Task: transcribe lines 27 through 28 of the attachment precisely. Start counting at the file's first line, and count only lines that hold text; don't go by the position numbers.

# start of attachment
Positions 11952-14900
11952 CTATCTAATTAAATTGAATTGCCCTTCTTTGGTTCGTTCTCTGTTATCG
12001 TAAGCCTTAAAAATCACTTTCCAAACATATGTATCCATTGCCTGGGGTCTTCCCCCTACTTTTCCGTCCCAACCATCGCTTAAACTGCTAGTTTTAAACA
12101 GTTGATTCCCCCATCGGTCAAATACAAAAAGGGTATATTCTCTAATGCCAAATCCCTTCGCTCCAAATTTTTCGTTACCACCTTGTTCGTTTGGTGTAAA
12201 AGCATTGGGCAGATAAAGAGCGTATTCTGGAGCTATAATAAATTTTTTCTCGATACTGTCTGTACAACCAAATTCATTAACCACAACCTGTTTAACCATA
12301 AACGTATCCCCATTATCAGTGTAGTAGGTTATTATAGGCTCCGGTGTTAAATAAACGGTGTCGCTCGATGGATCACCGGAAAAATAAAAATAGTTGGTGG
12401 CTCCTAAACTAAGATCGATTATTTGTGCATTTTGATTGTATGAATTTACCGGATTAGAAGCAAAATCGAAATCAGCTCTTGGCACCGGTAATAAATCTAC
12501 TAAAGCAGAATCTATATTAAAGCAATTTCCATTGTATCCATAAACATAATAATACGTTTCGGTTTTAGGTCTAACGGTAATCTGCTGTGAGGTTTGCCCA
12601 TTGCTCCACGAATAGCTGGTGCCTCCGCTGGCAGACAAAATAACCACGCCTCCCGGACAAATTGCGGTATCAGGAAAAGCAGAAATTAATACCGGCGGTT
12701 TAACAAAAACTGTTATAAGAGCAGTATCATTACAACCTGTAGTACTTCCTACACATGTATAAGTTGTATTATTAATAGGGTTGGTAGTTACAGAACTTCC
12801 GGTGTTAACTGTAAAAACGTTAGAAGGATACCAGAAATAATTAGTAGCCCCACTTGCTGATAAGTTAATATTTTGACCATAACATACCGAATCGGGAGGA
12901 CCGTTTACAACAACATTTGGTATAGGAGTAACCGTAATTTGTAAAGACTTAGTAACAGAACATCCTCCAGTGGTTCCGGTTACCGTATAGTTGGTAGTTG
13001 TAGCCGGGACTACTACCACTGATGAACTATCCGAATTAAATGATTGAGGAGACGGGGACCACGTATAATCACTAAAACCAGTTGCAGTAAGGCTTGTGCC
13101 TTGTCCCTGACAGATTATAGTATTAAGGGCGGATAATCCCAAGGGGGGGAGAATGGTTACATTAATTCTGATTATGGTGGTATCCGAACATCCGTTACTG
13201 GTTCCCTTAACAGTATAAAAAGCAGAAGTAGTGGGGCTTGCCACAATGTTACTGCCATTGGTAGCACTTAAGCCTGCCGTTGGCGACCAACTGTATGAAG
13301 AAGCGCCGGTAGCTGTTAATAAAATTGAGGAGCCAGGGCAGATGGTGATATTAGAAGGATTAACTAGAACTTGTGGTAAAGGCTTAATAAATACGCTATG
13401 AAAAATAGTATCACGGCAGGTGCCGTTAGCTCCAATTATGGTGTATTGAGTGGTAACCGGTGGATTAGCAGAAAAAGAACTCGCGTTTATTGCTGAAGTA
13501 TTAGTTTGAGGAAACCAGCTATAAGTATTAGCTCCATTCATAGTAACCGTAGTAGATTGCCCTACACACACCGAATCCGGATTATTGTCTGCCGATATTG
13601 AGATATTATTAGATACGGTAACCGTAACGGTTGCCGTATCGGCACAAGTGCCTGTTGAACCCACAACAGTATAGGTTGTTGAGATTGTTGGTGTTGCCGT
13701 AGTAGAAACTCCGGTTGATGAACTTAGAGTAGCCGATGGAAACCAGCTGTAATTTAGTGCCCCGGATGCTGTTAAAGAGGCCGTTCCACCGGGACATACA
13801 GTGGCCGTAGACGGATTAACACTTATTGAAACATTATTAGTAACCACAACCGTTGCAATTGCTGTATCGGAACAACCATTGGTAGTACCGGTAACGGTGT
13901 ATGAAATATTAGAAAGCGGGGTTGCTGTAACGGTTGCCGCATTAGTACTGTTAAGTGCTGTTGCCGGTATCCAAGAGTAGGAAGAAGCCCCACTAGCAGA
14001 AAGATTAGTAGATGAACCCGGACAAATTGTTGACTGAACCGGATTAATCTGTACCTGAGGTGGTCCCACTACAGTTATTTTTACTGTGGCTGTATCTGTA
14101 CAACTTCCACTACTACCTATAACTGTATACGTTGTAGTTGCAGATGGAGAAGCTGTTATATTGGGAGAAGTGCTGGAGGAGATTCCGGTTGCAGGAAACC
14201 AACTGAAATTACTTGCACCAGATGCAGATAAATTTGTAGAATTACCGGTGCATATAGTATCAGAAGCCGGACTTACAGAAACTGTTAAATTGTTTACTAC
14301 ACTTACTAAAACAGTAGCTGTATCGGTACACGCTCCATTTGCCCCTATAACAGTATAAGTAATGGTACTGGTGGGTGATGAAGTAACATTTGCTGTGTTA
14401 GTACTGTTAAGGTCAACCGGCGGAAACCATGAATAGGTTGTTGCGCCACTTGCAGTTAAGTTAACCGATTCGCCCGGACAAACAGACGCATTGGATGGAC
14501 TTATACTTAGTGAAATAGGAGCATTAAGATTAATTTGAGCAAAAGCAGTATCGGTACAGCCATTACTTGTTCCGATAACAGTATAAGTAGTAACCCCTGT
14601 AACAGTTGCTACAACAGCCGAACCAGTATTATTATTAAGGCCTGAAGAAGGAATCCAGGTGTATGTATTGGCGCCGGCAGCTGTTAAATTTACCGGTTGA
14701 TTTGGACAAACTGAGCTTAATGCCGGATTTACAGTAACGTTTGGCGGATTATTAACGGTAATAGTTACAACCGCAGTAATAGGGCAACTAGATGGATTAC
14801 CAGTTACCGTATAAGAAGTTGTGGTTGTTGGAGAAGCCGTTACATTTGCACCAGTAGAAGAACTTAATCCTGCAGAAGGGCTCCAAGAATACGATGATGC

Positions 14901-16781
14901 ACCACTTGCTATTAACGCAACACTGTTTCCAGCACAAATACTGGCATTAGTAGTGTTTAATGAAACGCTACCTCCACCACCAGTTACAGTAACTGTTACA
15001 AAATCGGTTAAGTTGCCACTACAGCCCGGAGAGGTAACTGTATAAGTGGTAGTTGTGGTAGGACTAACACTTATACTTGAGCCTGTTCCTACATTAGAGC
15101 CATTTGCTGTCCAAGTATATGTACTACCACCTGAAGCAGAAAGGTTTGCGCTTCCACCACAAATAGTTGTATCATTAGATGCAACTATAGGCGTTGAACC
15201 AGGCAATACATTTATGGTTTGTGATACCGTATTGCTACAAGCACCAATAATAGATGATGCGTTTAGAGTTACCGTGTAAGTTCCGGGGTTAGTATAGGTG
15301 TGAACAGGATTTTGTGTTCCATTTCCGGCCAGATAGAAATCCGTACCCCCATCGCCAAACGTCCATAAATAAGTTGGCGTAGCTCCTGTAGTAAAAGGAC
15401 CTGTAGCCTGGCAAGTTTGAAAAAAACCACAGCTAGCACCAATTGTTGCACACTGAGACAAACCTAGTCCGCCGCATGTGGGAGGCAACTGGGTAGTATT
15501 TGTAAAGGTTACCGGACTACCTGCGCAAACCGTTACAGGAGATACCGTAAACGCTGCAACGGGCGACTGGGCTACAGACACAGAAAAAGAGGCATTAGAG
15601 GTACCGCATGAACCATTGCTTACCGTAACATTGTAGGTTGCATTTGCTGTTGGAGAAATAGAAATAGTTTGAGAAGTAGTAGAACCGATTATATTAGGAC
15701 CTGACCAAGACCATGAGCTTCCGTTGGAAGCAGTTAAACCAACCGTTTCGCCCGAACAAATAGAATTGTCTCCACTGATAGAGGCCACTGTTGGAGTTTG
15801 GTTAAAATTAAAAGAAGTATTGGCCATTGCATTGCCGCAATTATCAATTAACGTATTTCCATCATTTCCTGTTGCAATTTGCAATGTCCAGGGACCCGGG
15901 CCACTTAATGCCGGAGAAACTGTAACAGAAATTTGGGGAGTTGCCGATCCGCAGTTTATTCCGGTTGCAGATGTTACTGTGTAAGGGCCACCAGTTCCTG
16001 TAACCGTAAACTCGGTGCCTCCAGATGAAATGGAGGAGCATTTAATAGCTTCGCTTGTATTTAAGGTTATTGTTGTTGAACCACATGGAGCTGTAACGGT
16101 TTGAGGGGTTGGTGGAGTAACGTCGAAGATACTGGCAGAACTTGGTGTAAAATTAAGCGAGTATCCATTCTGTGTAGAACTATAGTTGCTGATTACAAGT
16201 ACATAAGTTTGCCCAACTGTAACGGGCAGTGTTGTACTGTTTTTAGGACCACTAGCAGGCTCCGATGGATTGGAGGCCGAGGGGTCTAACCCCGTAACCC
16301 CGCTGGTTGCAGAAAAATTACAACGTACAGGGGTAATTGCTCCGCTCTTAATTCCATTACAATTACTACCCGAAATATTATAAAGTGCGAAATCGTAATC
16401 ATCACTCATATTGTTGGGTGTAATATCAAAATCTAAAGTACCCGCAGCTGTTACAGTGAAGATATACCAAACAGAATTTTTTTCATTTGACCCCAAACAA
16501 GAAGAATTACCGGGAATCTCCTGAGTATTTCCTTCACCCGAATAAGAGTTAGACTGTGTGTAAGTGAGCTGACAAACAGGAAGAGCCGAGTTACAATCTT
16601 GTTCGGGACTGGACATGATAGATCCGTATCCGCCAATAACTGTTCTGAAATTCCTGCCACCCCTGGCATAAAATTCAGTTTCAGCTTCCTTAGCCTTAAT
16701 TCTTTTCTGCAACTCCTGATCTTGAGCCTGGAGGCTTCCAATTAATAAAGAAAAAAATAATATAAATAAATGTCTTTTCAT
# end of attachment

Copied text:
14401 GTACTGTTAAGGTCAACCGGCGGAAACCATGAATAGGTTGTTGCGCCACTTGCAGTTAAGTTAACCGATTCGCCCGGACAAACAGACGCATTGGATGGAC
14501 TTATACTTAGTGAAATAGGAGCATTAAGATTAATTTGAGCAAAAGCAGTATCGGTACAGCCATTACTTGTTCCGATAACAGTATAAGTAGTAACCCCTGT